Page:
All of the personal finance advice in the world isn't going to help someone whose financial mindset is fundamentally flawed. Changes in mindset are required in many instances where large changes are desired. Whether you are looking to live a healthier lifestyle, build better personal relationships, or reach a financial goal, the first thing that may need to change is your outlook on the situation.
After reading Thomas Stanley and William Danko's book, The Millionaire Next Door, a few years ago (and the sequel, The Millionaire Mind), I came to the same conclusion: Most people won't become millionaires. It's not that people aren't capable of taking the actions that are required, but rather that they aren't of the right mindset. The thought patterns of the millionaires profiled in these books are in sharp contrast to those of the general population. The perception of the rich and their way of life is also shown to be askew.
Consider two of the main thought patterns discussed:
Live Below Your Means
It's not about how much you make, but how much you have after you're done spending. The simple rule is the foundation of many financial strategies, but one that many people can't seem to achieve. Considering the average American household with at least one credit card has nearly $9,200 in credit card debt, it's safe to say that many people aren't living below their means. Living below your means doesn't mean saving every penny. By living below your means, you position yourself to seize the most rewarding opportunities when they present themselves; something that living beyond your means often precludes you from doing.
Avoid Leading a Status-Centered Life
In a society of rampant consumerism and compulsive spending, it's easy to get caught up in the wave of attaining social status. The difference between appearing rich versus being rich is often linked to this idea. Going against the norm in regard to leading a status-centered life is often one of the most difficult changes in mindset. Unlike living below your means, which you might be able to keep private, not caring about others’ opinions of your social status is a much more public adjustment.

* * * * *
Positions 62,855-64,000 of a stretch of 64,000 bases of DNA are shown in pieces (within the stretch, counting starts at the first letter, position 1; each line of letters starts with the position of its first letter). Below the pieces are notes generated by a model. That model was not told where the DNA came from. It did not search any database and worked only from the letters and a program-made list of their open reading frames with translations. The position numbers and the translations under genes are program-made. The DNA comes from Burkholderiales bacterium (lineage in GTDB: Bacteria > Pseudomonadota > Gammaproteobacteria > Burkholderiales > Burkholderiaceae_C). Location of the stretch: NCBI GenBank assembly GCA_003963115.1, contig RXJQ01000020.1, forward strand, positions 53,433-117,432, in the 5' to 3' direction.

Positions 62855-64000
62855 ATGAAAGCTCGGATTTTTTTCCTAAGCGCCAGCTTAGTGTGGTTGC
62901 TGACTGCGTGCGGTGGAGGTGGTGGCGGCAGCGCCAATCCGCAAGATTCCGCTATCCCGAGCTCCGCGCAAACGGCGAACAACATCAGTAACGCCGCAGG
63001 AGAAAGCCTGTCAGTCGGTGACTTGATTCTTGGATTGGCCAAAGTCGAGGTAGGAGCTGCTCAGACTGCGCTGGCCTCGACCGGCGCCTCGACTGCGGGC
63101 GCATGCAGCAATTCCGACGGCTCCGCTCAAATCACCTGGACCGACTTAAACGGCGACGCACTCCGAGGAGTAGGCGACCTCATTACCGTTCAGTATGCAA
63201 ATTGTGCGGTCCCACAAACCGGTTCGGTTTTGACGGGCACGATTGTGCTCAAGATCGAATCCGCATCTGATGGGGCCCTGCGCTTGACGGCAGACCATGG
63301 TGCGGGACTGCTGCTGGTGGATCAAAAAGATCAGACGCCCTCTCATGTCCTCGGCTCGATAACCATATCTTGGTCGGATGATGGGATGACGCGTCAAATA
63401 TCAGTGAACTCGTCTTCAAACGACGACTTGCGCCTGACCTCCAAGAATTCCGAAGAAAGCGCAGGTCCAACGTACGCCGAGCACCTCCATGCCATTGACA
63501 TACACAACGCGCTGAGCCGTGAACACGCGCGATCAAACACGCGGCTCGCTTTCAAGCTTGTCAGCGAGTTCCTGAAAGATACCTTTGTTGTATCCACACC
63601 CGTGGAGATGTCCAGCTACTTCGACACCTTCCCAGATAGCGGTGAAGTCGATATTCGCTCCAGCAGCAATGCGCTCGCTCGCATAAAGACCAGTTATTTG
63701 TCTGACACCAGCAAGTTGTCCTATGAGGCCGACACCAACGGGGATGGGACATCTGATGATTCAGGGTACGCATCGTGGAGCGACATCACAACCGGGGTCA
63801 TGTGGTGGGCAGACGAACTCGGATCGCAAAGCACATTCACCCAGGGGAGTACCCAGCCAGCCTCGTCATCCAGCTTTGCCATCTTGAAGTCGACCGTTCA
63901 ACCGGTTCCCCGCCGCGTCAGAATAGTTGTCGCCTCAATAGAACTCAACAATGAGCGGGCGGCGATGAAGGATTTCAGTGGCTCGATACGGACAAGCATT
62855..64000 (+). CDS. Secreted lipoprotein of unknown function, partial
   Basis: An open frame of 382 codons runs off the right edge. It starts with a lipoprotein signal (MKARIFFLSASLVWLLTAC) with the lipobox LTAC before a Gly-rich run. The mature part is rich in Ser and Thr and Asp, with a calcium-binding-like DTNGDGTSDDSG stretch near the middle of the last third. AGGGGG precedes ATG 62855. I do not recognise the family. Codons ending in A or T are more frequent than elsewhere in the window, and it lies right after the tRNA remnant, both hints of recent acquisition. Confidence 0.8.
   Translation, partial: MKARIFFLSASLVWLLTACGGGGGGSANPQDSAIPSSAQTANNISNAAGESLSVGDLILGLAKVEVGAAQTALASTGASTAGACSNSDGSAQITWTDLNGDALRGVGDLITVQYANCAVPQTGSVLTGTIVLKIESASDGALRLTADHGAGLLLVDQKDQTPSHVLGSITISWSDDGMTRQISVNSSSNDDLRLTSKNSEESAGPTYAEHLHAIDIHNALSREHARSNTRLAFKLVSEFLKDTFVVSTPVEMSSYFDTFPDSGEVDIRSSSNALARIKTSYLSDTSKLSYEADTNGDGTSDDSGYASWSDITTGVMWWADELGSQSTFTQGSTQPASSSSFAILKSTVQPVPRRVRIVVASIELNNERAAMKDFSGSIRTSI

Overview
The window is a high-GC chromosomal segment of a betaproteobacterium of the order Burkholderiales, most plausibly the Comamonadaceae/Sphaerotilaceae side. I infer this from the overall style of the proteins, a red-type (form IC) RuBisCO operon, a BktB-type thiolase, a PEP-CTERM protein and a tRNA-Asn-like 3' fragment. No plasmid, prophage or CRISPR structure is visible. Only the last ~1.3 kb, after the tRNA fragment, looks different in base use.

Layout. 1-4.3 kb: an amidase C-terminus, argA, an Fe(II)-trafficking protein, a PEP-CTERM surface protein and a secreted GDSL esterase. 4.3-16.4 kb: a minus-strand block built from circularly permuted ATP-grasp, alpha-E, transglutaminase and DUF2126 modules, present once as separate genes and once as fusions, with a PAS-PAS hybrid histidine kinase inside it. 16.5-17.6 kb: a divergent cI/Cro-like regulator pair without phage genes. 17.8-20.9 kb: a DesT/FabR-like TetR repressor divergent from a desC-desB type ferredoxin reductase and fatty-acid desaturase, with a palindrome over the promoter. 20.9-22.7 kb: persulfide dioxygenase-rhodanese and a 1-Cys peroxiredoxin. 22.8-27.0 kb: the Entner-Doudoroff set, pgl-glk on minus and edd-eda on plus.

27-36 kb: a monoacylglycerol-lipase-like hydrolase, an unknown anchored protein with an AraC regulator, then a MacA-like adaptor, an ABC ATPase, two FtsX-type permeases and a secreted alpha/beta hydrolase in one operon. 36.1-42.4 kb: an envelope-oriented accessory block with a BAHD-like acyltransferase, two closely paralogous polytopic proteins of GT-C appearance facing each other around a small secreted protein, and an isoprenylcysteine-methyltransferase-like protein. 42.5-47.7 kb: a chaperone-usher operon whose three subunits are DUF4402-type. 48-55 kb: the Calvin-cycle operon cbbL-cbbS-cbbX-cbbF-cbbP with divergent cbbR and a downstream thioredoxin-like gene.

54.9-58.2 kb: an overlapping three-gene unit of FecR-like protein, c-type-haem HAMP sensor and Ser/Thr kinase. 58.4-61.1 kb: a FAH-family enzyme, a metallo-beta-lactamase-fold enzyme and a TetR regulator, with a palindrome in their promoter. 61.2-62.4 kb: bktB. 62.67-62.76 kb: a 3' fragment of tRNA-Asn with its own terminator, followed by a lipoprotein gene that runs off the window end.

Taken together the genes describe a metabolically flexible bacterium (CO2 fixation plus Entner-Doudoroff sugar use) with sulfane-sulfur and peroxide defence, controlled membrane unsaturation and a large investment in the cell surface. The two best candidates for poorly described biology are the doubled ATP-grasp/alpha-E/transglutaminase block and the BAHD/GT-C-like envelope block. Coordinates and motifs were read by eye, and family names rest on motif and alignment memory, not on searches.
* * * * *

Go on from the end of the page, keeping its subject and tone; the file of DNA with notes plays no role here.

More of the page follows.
When you think about the rich, you likely don't imagine people living below their means without regard for social status, but research shows that this is actually the norm. The rich know that delaying instant gratification can lead to greater future rewards. Those living beyond their means and leading social-centered lives can get caught in a downward spiral. While they're not getting rich, the desire to feel rich, or what they think being rich should feel like, may grow even stronger.
Change can be hard, but is often required to fix the root cause of your current situation. If a change in mindset is required, your journey may be a difficult one, but one that you can achieve. In fact, using Lending Club and trying person-to-person lending may be a sign that you are of the right mindset already. You may have decided that the time has come to refinance your credit card debt, only to realize that such an action can be a first step to more rewarding financial lifestyle.Print This Post